We can all understand that the voters wanted to send a message and not elect anyone connected to PED/steroid use; however, could they not find someone worthy to induct?
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For just the eighth time since voting began, the Baseball Writers Association did not elect a single person to the Hall of Fame in the 2013 class. That means both Craig Biggio and Jeff Bagwell will have to wait another year.
Biggio led all vote-getters with 68.2 percent of the vote, failing to make the hallowed ground by a mere 39 votes. That means all those silly people who believe in this "first-ballot" guy meant Biggio has to wait another year.
Jack Morris finished second with 67.7 percent, not going up or down from last year, while Bagwell once again made gains up to 59.6 percent this year. Mike Piazza trailed Bagwell at 57.8 percent and looks like he should get in eventually. Tim Raines rounded out the top five with 52.2 percent of the vote.
The biggest travesties are Barry Bonds and Roger Clemens falling short of 40 percent of the vote. Two of the greatest players in the history of the game shut out? That's a travishamockery if I've ever seen one.
It appears that Sammy Sosa will never get in, which I'm also not okay with. The man hit 600 home runs. Curt Schilling got more votes than Sosa, and I think he's got a much weaker HOF case. Was Fred McGriff a better hitter than Sosa just because he hit 30 home runs each year? Was he ever as breathtaking as Sosa?
I think that Sosa is now in with McGwire and even Roger Maris as men who will be famous in baseball history but not be Hall of Famers. Except I'm not sure that Sosa fits with those other two. Maybe I'm being too soft on the steroids guys, and you can certainly disagree with me.
Next year, though, Greg Maddux and Tom Glavine go on the ballot. Everyone today said there are no questions about either of them, but how long did they play? Shouldn't we suspect them if they're going to shut out everyone else?
The answer is no. Maddux is as much a Hall of Famer as Roger Clemens, Barry Bonds, Mike Piazza, Jeff Bagwell and Craig Biggio. Glavine is there too. The writers will not elect 10 men next summer, which means guys will have to unfairly wait year after year for a call that they should have gotten this time around.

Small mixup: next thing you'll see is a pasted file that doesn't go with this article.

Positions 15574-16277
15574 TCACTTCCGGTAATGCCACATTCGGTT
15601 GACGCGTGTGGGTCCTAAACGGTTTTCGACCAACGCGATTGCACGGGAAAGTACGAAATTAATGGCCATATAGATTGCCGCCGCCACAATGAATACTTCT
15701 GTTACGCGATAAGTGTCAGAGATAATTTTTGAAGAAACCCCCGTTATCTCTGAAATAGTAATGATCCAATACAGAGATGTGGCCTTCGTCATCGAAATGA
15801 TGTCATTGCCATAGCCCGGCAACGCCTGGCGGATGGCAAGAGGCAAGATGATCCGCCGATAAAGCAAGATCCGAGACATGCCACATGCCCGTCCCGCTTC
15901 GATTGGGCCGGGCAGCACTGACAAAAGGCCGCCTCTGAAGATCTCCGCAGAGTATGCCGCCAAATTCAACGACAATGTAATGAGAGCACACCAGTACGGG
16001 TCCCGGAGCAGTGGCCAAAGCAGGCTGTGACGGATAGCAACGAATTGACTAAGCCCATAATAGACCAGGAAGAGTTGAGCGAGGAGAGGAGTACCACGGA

It's a shame. It's a shame we knew was coming though, so there's no surprise to it. Maybe when I get a vote in 10 years, I can help rectify that. If Bonds and Clemens are still on the ballot then, I'm going to be even more incensed than I am now.
Here's the complete list of vote-getters from BBWAA.
The Gwinnett Braves are upping the ante with five bobblehead giveaways this season.
Pretty darn exciting, if you, like me, love the bobbleheads. Look, I like slash love going to baseball games, but if you're also going to give me a toy when I go to a baseball game then I am all in. You can purchase the bobblehead plan at gwinnettbraves.com.
The G-Braves also unveiled a special fifth season logo.
After 15 years of appearing on Hall of Fame ballots, longtime Atlanta Braves great Dale Murphy has for the final time failed to gain enough votes to get elected.
Murphy's candidacy for the Hall never really gained momentum at any point during his eligibility. Murphy received his highest percentage of votes in his second year of eligibility, but that support eroded for the next four years then leveled off for the remainder of his ballots.
I used this same chart in a story I wrote last year (now updated) to compare Murphy to other candidates, and their "momentum" for gaining admittance to the Hall. My head scratching came about mainly because Bert Blyleven began his long Hall candidacy getting fewer votes in the first couple of year than Murphy did, but the lobbying for Blyleven and how history viewed his stats changed over the years in Bert's favor. They did not change in Murphy's favor.
Murphy did get the highest percentage of votes this year (18.6%) than he's gotten since that highpoint of his candidacy in 2000 (23.2%). Much of that may have been helped by Murphy's reemergence on the baseball landscape as a part-time broadcaster.
The all-out Twitter campaign that Dale Murphy's sons waged on his behalf doesn't seem to have given him any sort of boost, as Murphy had been slowly gaining some votes each of the last four years -- a common occurrence as a player reaches the end of his Hall of Fame ballot eligibility.
One has to wonder if Murphy had decided to become a broadcaster a decade ago, would his candidacy have gained more momentum sooner. Being in front of writers all the time seems to help players' Hall chances (no evidence for that, just conjecture).
The Other Braves On The Ballot
Fred McGriff got 20.7%, a drop of 3.2% from last year. McGriff has stayed between 17.9% and 23.2% in his four years of eligibility.